Winter’s coming–actually it’s already arrived in many areas–no matter what the calendar says. And winter can really do a number on your skin; dry, chapped skin that can even lead to skin conditions like eczema. The temperature drops and you can see the effects on your face and body. But there are some precautions you can take to protect yourself and your skin.
As much as possible, avoid exposure to hot dry air. Easier said than done-so many offices, stores and homes are heated with dry heat; humidity is almost non-existent. Of course you’d need to have heat to be comfortable, but there are many reasons it keep your heat set to a lower temperature. Even a few degrees can make a big difference on how your skin is affected. Wear layers! Keep your core warm without wreaking havoc on your skin. Plus there’s the bonus of saving money on your heating bill.
It’s a good investment to keep a humidifier or two on hand when you’ve got the heat turned up. It offsets the drying effects of heat. A great way to humidify your face and neck when it’s feeling dry is to fill a sink with hot water (but not too hot–you just want to get produce some steam and humidity) Drape a towel over your head and a towel to keep the steamy water in the sink–it’s a great way to hydrate your skin!
During the winter months, avoid prolonged contact with hot or chlorinated water. Keep your showers short–and you don’t want the water too hot. If you’re taking a dip in a chlorinated spa or pool, don’t soak for more than 15 or 20 minutes. That hot tub may feel toasty warm, but it’s drying your skin at the same time.
Use a gentle cleanser instead of soap–both on your body and face. It’s best to wash your face twice a day, as long as you’re using a gentle cleanser, it’s not overkill. In the morning you want to wash off the oil and impurities that have built up on your face during the night. And at night you’ll want to wash any dirt and makeup off.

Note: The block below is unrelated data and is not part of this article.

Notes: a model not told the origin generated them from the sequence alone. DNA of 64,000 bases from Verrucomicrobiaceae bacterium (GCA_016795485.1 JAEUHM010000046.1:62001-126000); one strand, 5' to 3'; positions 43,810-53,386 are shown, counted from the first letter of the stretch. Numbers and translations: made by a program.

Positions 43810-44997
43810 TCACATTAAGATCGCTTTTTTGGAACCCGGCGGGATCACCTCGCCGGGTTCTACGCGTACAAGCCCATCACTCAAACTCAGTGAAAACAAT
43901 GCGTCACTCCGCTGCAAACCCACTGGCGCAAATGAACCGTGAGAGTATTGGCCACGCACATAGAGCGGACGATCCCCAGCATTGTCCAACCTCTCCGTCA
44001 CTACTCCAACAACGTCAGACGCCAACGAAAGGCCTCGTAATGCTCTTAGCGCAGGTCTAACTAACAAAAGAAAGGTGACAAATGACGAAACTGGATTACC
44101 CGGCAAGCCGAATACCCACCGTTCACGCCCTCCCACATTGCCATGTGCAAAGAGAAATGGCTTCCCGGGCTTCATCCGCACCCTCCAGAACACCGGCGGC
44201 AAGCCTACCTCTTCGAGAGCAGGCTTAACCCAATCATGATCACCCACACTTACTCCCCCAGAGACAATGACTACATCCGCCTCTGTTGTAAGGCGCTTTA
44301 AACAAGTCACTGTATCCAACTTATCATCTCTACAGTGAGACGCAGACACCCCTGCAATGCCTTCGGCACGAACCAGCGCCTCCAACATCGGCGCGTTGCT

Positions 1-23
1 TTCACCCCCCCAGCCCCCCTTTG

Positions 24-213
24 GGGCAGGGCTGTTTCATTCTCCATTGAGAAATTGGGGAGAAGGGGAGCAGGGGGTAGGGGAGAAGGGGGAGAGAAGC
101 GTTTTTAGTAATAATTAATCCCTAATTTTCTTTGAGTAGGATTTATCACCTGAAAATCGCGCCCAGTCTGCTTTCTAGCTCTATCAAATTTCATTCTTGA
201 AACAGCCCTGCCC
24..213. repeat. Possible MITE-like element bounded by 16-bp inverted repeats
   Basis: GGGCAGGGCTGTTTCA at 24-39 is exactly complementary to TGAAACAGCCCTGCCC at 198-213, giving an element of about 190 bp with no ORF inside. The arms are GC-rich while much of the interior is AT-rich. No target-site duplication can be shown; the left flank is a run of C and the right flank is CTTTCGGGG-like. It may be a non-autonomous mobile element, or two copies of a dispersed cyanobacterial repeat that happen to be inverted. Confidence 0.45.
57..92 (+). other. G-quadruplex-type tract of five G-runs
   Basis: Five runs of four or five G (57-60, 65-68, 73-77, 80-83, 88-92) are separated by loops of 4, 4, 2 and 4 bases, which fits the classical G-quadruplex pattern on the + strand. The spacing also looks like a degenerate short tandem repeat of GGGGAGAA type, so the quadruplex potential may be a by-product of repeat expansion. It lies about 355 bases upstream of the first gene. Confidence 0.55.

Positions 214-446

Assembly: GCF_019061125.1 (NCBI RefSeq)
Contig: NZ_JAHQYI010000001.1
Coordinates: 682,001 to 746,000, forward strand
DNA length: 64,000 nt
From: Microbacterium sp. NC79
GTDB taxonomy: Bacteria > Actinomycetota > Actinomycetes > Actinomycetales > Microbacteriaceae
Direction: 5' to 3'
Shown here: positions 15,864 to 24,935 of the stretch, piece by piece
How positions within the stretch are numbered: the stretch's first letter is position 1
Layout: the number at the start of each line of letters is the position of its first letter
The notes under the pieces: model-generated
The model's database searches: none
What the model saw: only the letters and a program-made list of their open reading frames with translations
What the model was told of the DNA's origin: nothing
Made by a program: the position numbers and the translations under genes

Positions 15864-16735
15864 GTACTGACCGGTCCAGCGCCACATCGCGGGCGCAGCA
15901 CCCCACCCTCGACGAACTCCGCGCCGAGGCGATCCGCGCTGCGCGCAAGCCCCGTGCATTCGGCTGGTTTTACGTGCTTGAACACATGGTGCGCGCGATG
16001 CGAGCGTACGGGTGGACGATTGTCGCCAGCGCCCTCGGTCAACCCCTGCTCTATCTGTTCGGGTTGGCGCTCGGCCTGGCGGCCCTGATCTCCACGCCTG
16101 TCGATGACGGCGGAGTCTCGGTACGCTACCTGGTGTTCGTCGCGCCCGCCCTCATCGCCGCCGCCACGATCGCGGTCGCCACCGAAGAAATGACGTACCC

Avoid using skin care products that contain alcohol, and if any skin product irritates your skin, discontinue using it right away. Oftentimes your skin is more sensitive during the winter months–and your skin routine might need to change accordingly.
Moisturize right after a bath or shower. During the day, if your hands or skin start to feel dry or look wrinkled or ashy, moisturize again. After a shower or bath, it can be a good idea not dry off, to let the moisturizer really soak in, and keep it in. When you do dry off, don’t rub roughly with a towel. Blot your skin instead.
Bundle up! A scarf and gloves can protect hands and the delicate skin around your neck when you’re going out in the cold weather.
Like any time of year, stay hydrated to keep you skin from looking flaky, blotchy and red. Wear sunscreen–you need to protect you skin from the sun’s rays year round. Especially if you’re skiing or out in the snow.
Winter is usually cold and flu season, and you’ll notice drier skin around your nose and lips because of your sneezing. If you have red itchy eyes, try not to rub then–you’ll be pulling at the already sensitive areas around your eyes.
The routine you have for your skin in the warmer months will also help the look and feel of your skin when it gets cold. Exercise is good for your circulation, no matter what the season. The same goes for drinking water. And a healthy diet, rich in anti-oxidants and Omegas-3s will protect your skin against free radicals. Fresh fruits aren’t are quite so easy to come by during the colder months, but foods like black beans, cranberries, granny smith apples and sweet potatoes are chock full of antioxidants.
So keep the moisturizer handy and try to limit how much time you spend out in the cold, especially when there’s a frigid bracing wind that’s sure to cause dry and wrinkled skin. Humidify your home to combat the heat, and stay hydrated. It will be spring before you know it!